Friday, 09 October 2009 10:28

Patriot Act Keeps Its Powers

Written by  Rebecca Terrell

patriot actJust as three privacy-infringing provisions of the USA Patriot Act were about to expire, the Senate Judiciary Committee has approved a bill to extend them for another four years.

The three provisions deal with allowing the government to obtain warrantless wiretaps, to access business records and issue gag orders, and to conduct surveillance of individuals whether they are linked to a terrorist organization or not.

The Committee began debate on the USA PATRIOT Act Sunset Extension Act of 2009, S. 1692, by Sen. Patrick Leahy (D-Vt.) that would have renewed the sections with some modification, like only allowing the government to obtain business records if there is a terrorism connection. But the Committee scrapped it in favor of a toned-down version by Leahy & Senator Dianne Feinstein (D-Calif.) that did not include the terrorism connection requirement. The committee also shot down a proposed amendment by Richard Durbin (D-Ill.) that would have accomplished the same thing. Some Senators argued that such language would jeopardize ongoing government investigations and could put the country in harm's way in regard to terrorist threats.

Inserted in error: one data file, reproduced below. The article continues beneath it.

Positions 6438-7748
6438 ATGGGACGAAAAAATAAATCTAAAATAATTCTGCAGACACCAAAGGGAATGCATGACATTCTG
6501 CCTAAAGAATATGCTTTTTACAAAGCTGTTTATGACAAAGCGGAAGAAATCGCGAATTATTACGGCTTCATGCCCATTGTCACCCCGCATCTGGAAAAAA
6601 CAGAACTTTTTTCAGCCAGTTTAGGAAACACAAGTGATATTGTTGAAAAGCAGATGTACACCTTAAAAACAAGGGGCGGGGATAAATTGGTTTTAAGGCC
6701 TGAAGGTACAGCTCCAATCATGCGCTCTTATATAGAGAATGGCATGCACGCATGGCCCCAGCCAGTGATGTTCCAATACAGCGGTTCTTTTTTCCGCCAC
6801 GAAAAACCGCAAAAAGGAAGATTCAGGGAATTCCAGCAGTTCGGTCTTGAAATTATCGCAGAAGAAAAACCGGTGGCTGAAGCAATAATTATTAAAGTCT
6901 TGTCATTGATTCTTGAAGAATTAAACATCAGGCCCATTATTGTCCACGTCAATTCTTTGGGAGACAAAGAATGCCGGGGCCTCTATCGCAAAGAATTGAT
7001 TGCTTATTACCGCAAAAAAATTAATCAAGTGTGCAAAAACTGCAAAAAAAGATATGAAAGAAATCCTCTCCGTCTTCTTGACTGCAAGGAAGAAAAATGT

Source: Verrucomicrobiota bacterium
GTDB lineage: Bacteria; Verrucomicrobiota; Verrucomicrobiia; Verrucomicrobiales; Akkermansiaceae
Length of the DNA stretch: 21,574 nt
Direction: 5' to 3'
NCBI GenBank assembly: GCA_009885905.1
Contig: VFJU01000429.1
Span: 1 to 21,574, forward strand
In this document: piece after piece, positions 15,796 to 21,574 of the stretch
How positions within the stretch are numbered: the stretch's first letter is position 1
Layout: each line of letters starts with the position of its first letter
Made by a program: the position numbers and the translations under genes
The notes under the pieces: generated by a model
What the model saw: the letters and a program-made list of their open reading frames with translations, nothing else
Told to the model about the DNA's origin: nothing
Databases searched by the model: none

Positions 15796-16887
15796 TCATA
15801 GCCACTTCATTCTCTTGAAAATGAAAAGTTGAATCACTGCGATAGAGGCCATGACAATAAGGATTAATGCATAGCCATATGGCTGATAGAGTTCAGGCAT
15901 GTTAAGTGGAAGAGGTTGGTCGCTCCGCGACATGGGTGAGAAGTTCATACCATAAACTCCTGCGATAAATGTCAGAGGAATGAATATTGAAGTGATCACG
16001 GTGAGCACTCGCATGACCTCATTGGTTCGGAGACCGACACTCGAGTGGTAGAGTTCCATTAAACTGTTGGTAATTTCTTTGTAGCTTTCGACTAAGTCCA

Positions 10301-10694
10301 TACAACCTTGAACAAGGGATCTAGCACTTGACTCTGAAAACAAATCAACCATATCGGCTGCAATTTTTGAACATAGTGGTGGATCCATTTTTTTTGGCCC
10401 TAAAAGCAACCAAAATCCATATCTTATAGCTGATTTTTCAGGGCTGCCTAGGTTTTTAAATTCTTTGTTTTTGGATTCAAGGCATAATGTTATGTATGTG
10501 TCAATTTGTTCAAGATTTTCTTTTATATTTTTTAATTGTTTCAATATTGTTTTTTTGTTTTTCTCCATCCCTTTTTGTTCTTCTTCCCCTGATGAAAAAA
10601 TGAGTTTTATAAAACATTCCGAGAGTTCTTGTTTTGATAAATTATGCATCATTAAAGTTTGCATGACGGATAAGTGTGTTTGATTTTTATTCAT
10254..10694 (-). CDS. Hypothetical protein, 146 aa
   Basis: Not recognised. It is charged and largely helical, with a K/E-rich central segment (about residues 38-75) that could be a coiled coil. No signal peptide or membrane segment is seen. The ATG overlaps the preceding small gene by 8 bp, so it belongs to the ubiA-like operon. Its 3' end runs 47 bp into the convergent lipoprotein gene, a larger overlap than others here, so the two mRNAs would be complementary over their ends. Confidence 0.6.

The new bill makes slight changes in procedures for warrantless searches but for the most part leaves the Patriot Act unchanged and in effect if both the Senate and House pass this new legislation before the end of this year when the three sections are set to expire.

The American Civil Liberties Union (ACLU) has been an outspoken opponent of Patriot Act abuses and issued a press release after Thursday's vote. "This truly was a missed opportunity for the Senate Judiciary Committee to right the wrongs of the Patriot Act and stand up for Americans’ Fourth Amendment rights," said Michael Macleod-Ball, acting director of the ACLU Washington Legislative Office. "We urge the Senate to adopt amendments on the floor that will bring this bill in line with the Constitution."

Neither the Senate nor the House have scheduled votes on the bill.

 

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